At 3am on Friday 21st November 2014, Howard, a fellow technical dive instructor, and I set off from Frome, heading to Calais via Dover ferry port, and onwards to French cave diving land.

A journey almost as long as the regular pilgrimage to Scapa flow had just begun, and it didn’t end until we arrived at the Lot Cave Diving Centre in Southern France. We were welcomed by Stuart, an Englishman too, who pointed out that in our haste to get to France and make a start we had actually arrived 24 hours too early! He called the place we were to stay at and arranged for the owner to come out and meet us and show us to the accommodation. After driving for another 20 minutes through the dark French countryside this help was vastly appreciated, and I doubt we would have found it any other way!

Arriving in the dark didn’t allow us the chance to take in the stunning surroundings of the villa just outside the town of Gourdon. We could however, appreciate the size of the place, with two bathrooms, three bedrooms, a fully equipped kitchen and a lovely living space filled with DVDs to watch on the TV. This villa is used to sleeping six people comfortably, but Howard and I had the place to ourselves for the next week. We settled in and promptly fell asleep in anticipation of the tough tasks and dives facing us over the next week.

Having arrived 24 hours early for the course did allow us plenty of time to prepare our dive kit, analyse gas, mark up our stages and generally chill out before Ian, cave diver and our Advanced Cave instructor for the week, rocked up later in the afternoon. We also familiarised ourselves with the local area, found the supermarket and, with much assistance from Howard, ordered lunch at a local cafe. We went to sleep that night much more relaxed and ready to start the course the following day.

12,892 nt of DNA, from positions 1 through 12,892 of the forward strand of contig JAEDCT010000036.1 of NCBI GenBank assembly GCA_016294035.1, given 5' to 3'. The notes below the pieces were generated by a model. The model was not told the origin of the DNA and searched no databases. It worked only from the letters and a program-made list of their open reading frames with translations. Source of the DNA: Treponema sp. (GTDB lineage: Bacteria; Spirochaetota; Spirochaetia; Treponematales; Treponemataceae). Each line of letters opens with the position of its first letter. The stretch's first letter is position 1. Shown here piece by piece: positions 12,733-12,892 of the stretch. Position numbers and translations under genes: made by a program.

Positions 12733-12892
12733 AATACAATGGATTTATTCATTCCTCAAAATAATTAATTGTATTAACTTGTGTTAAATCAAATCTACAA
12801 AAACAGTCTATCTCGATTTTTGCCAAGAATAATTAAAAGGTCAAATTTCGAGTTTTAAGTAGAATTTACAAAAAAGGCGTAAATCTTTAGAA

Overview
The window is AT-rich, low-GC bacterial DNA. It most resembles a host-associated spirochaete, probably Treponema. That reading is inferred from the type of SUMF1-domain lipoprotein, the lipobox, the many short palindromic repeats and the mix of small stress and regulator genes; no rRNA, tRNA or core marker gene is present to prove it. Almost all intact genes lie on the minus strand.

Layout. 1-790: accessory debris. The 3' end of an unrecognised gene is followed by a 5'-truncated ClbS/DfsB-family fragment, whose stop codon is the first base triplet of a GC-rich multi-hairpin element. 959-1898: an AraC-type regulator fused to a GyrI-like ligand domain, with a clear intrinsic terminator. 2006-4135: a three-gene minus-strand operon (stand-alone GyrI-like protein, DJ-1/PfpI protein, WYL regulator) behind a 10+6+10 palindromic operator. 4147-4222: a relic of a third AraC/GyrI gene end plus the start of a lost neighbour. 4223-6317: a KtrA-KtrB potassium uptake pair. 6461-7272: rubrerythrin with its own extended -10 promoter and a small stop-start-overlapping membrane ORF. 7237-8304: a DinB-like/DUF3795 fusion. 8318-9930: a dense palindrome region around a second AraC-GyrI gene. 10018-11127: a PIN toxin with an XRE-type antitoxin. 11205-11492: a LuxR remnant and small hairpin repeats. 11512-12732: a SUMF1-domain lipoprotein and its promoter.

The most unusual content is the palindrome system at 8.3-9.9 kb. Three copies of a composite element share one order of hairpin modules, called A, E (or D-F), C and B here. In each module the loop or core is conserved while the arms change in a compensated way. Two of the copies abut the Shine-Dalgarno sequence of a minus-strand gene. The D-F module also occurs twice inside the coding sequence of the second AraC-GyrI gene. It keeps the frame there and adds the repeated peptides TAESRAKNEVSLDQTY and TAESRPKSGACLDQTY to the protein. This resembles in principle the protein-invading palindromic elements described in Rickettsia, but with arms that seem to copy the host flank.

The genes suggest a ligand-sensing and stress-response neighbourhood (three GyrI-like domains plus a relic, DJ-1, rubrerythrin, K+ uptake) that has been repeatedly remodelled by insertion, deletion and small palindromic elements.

Our first job on the morning of the course, once the paperwork was signed and filed away, was to show Ian our kit and check all was in order. There were no problems there and so it was on to multi-stage specific kit issues and land drills. We discussed different options for setting up stages and how they can best be carried in a cave. We then discussed sharing gas, and how this might vary if we were using stages to extend our dive distance. Failures are always important to plan for, but I was pleased with the amount of options we had if there was an issue with either divers’ gas supply. After laying some line around the trees and dropping and recovering stages at various points of the course we were ready to head to a cave and try things in the water. My excitement about finally diving a French cave was getting bigger and bigger!

For our first dive of the Advanced Cave Diver course, we visited the Saint Savour as it has a large head pool (an area of open water surrounding a cave entrance) and this allowed us to practice skills underwater, but without an overhead environment to worry about. When we arrived we were the only people there, but we were soon joined by a team of French cave divers, and amongst them was the famous French instructor and deep diver Pascal Bernabe! It was great to meet a famous diver who was happy to stop and chat and ask us about our plans for the day.

Our first dive involved lots of multi-stage work, vitally important to safe gas switches and, as we would find out later in the week, smooth stage drops and recoveries. We practiced rotating the cylinders and trying different positions for carrying them, before switching to each one in turn and watching each other carefully as issues can easily arise. With the skill circuit safely completed we even had a little time to look into the cave itself, which descended quickly from the head pool to 30m, with one small restriction to pass on the way. Vis was in the 5-8m range which was more than acceptable for us, but as we arrived late it was getting dark when we exited so de-kitting was more interesting!